There are two Tours de France. The one that takes place in France for French audiences and the one that happens on the sports networks for fans and the worldwide audience. I’ve been a cyclist ever since I can remember and a keen fan of the Tour from outside France.
Who can forget the great Greg LeMond-Laurent Fignon duel? I watched it like millions of others with amazement as LeMond went into the last stage of the Tour almost a minute behind Fignon.
Fignon was all but crowned as the winner as of the last day. The race should have been over, but Lemond refused to quit. He strapped an aerobar on his handlebars. At that time, those aerodynamic extensions were not yet in wide use and it wasn’t even sure that they were legal. LeMond treated the last stage, not as comfortable stroll, but as a time trial against the clock and began the unthinkable slowly but steadily reeling in Fignon’s lead. When Fignon realized what was happening, he slammed into high gear also, but too late. He wasn’t prepared psychologically or physically, and the American LeMond beat him by 8 seconds!
Wow! What a race! The battles of the Pyrenees, the Alps, the long, hot, fast flat stages, several thousand kilometers and to win by eight seconds. What drama.
A summer time drama is, of course, what the tour is about each year. The terrible crashes, the dramatic head to head sprints, the courageous breakaway by lesser upcoming stars and give it all end of the line racers. Who will forget the many serious crashes this year? One racer smashed into by a media car and the great Kazakhstan rider Vinkourov breaking his femur on his last Tour.
This is what the fans outside of France see but the ones inside France see a very different race. For the French, the Tour starts with a show called, ‘Village Depart’, (the Start Village) the village where each race begins. It’s live from the village’s main square. There’s a cooking competition between two amateur cooks preparing a regional speciality. Sometimes, there’s a children’s bike race. There’s always several, popular singers. The village is profiled for its literary and artistic history, part of which, of course, includes local wines.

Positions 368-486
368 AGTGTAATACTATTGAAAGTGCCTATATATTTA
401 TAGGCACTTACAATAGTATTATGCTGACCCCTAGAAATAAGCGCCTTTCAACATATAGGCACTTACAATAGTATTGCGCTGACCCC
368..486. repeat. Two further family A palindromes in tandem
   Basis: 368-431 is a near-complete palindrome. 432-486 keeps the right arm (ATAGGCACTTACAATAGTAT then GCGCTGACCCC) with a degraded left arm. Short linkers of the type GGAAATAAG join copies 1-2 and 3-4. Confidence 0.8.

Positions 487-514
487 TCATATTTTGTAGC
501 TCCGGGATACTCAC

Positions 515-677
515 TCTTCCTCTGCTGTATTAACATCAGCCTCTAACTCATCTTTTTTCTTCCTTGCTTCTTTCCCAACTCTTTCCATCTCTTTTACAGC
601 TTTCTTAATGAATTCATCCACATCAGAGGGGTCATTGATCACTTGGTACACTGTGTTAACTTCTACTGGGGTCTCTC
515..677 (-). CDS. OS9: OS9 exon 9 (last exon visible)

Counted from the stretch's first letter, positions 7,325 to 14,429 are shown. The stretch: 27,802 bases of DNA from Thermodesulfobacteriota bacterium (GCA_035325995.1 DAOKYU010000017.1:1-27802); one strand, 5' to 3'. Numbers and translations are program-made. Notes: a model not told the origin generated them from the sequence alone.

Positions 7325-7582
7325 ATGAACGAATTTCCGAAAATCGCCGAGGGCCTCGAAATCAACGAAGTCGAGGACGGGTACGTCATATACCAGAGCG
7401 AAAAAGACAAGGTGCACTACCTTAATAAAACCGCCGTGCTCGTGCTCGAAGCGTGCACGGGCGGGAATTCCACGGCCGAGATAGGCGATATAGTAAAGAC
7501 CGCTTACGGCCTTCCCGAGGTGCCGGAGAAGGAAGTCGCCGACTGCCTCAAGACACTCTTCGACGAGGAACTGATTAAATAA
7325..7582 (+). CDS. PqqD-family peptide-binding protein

A few days ago at the village of Limoux, there was a feature on its famous product, the ‘Blanquette de Limoux’ sparkling wine that monks learned how to make 200 years before the Champagneof northern France. In Limoux, champagne is a new kid on the block. Blanquette is older and better.
Inside France, the Tour is less a bike race than a summertime promenade from village to town to village again. Except for the mountain stages which are regarded as sacred, the race itself is interrupted with tours of monasteries and chateaux of note that the Tour passes by. The race itself goes through UNESCO World Heritage sites like Carcassonne, not around them, all the while the long history of the city getting full play. There’s even a ‘Geology of the Tour’ segment which gives a brief, professional explanation of how the landscape came to be mountainous or flat or crumpled into valleys.
Finally, of course, the Tour finishes with ‘Après Tour’ which gives interviews with the the winners but also a bookend segment on the finish line village or Alpine landscape. In between there is some racing with the knowledgeable Laurent Jalabert giving excellent commentary. This year, there was a Frenchman Thomas Voeckler leading the Tour and more interest in the race itself than when Lance Armstrong was shepherding the Tour around France.
What I now understand is that the Tour will go on for as long as France is France because drug scandals and terrible accidents notwithstanding – the Tour is first and foremost about it being summertime in France. ‘Where will I go for my holidays?’ ‘What should I do?’ ‘What should I eat and drink?’ The race is well – just a race. As the headline in ‘L’Equipe’ said years ago and which I didn’t fully understand at the time. “QUE L’ETE COMMENCE!” “Let the Summer Begin!”